The liner notes describe the village in the cover photo as "bleak but oddly beautiful". That pretty much sums up the music itself as well. Dark and dire but somehow shining as well. An engaging experience.
Favorite track: Ritual Defamation.
Berlin, cold spring, after a gig with a mystery round the corner, with footsteps from unknown relatives of dead soldiers and dead civilians passing, she accuses me of the owl trick, of the "schmerz-Mensch"-fakery, brutally drunk she claims she is tired of it all...somehow shocked I try to get it through to her that that's the way I look when I play - I didn't think of it as a kind of pain faking pose... In a taxi later, driving through the streets of the NEW Berlin of 2012, I couldn't help thinking I am using this subject of WAR for obscure reasons... You know, "why the fkk..." etc.
"Hellstorm - Man erkennt langsam das Elend, dass über uns gekommen ist" - has again THAT theme in its title. A line from my father´s unpublished war diary, penned in January 1945. And a dedication to the american author Thomas Goodrich for writing the immensely important historical book, "Hellstorm". That theme. That Temata. But only there. The music stands aside, the music does not want to have anything whatsoever to do with it, but still I am forcing the titles, like some kind of strange lyrics put to an illiteral melody, to be there. I had a need to do this record. Obviously. We went into this big Church in Lund, Sweden, me and Jakob, and it was a cold, snowy winter. And we had to work quick. Which we did. Each tune, one take. Maybe also the film, "Germany Year Zero", by Roberto Rossellini, had to be produced quickly since it was 1948 and the film was made in Berlin in ruins. Watch that film, please. "The Russia We Lost" is another film. Impossible to get hold of, though. Or can you find it for me? I have just seen extracts from it; the horrendous, hyper destructive long period of Bolschevism... And that this vinyl is released by Mathka in Krakow, Poland, a so called ex-communist country, which after the almost complete destruction that happened during WW2, had to suffer years of civil war and more camps filled up with Polish enemies and Germans en masse , until it could get its "communistic peace" in 1948 - maybe tells the story of how juxtaposed tales of suffering are, how interwoven our stories are. The same year, 1948, Roberto Rossellini made his film.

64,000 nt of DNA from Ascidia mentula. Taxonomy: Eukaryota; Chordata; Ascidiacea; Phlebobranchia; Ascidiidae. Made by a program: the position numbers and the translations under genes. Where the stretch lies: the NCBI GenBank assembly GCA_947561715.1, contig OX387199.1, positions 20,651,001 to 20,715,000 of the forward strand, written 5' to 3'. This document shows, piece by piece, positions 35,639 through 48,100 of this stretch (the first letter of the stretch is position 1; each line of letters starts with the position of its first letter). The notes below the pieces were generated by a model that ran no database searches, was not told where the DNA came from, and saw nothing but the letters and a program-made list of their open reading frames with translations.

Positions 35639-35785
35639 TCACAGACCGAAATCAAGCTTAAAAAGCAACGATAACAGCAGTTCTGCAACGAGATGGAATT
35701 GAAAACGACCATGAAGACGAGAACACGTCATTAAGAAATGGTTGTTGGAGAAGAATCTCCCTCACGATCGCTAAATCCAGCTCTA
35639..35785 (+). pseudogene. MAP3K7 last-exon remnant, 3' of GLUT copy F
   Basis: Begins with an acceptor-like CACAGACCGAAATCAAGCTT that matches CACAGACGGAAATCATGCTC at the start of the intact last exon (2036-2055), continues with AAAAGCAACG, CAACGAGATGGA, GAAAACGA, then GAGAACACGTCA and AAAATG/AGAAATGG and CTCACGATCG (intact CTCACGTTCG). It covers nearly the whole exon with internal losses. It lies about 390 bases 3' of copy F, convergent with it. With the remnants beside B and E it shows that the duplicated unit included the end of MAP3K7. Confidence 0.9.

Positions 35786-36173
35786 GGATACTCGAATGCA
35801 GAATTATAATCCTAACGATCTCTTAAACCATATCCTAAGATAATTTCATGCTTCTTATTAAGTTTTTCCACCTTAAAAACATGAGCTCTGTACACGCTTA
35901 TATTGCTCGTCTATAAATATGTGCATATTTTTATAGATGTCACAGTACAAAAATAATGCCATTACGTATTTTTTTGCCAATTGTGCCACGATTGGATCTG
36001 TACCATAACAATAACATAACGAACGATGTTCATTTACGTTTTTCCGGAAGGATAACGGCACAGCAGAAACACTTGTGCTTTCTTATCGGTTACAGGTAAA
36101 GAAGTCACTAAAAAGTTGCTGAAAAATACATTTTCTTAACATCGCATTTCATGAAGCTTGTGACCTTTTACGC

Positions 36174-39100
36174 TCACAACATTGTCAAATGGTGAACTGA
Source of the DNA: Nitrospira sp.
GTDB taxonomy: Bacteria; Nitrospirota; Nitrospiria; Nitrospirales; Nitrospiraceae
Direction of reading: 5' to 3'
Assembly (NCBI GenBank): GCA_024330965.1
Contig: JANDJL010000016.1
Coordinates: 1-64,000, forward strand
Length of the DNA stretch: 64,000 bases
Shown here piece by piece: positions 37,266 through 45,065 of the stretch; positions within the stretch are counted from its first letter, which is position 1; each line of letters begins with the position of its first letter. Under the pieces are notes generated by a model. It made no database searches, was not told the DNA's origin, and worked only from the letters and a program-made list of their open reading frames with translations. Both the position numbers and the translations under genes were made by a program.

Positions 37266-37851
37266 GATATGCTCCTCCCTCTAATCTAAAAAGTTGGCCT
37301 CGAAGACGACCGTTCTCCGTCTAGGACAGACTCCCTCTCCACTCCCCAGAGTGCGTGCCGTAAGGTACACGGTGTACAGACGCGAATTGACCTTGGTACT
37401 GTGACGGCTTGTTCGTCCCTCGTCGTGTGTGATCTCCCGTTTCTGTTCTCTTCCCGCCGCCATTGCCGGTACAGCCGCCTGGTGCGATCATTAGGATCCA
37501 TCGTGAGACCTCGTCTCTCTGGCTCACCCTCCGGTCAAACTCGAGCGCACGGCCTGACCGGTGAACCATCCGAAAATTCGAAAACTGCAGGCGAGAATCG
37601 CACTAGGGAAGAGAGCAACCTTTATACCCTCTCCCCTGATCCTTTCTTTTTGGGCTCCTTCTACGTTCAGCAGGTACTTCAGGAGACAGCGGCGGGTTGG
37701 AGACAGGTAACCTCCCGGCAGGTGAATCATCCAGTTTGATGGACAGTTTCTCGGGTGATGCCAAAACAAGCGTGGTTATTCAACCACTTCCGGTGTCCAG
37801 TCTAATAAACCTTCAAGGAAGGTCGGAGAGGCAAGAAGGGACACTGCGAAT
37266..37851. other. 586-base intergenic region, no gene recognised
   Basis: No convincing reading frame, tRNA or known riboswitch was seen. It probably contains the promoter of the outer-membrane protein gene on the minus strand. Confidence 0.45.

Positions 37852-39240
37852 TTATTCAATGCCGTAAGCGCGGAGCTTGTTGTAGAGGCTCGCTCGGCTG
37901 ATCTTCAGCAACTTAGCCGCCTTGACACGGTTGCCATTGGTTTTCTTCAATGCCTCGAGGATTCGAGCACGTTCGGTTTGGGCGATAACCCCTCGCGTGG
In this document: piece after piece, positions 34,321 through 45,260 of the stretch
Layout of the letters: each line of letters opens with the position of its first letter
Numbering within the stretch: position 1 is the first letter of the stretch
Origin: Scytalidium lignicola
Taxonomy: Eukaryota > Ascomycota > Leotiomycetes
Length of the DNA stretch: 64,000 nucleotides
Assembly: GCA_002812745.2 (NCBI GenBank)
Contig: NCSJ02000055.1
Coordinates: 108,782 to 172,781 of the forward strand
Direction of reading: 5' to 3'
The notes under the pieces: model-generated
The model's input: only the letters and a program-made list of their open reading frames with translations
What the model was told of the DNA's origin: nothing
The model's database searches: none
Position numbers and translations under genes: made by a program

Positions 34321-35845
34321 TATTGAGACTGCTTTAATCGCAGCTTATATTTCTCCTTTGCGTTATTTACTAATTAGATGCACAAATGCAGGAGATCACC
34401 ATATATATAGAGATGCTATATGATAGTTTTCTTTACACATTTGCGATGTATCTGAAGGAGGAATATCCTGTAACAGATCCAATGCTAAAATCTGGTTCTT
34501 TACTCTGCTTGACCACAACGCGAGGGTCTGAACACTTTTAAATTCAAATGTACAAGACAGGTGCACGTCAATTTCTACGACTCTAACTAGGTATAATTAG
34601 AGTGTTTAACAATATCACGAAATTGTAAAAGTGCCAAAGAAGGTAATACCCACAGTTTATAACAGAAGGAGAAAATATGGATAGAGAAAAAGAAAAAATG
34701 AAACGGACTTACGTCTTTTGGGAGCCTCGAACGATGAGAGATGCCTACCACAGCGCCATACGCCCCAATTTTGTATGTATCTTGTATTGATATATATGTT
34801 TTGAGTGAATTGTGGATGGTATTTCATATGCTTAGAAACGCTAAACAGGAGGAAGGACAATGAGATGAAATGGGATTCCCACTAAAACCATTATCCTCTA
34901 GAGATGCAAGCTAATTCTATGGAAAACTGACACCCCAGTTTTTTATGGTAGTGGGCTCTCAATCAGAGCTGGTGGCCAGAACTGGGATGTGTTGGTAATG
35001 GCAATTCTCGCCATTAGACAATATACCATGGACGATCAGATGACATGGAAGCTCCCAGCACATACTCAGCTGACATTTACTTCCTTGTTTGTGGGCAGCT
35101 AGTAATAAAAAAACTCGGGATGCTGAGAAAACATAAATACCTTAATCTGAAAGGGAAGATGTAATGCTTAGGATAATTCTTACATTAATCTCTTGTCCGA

The theme? It's an ongoing study of family history. My father is getting old and I wonder if he has any real clue of what I am really doing or why...Do I know? But, what does it mean to really know? What is propaganda and what is not propaganda? Am I, still, a war in a child? Raging with unfullfilled longings? Fighting with needs established during another mental epoch, and therefore not "mine" at all? Am I not the child, but only the war? Representing the onslaught of children everywhere; suffering from missiles and house demolitions, their homes put to dust in an instant; or slowly, gradually, infecting their minds with virtual war game barbarisms 24 hours a day - and happily they, my adversaries, will eventually pull the trigger and blow my head off? Me, the war? Or myself the me? And do we really need to be more specific? I do think so. Regarding music. Regarding history. Regarding our speculatory future.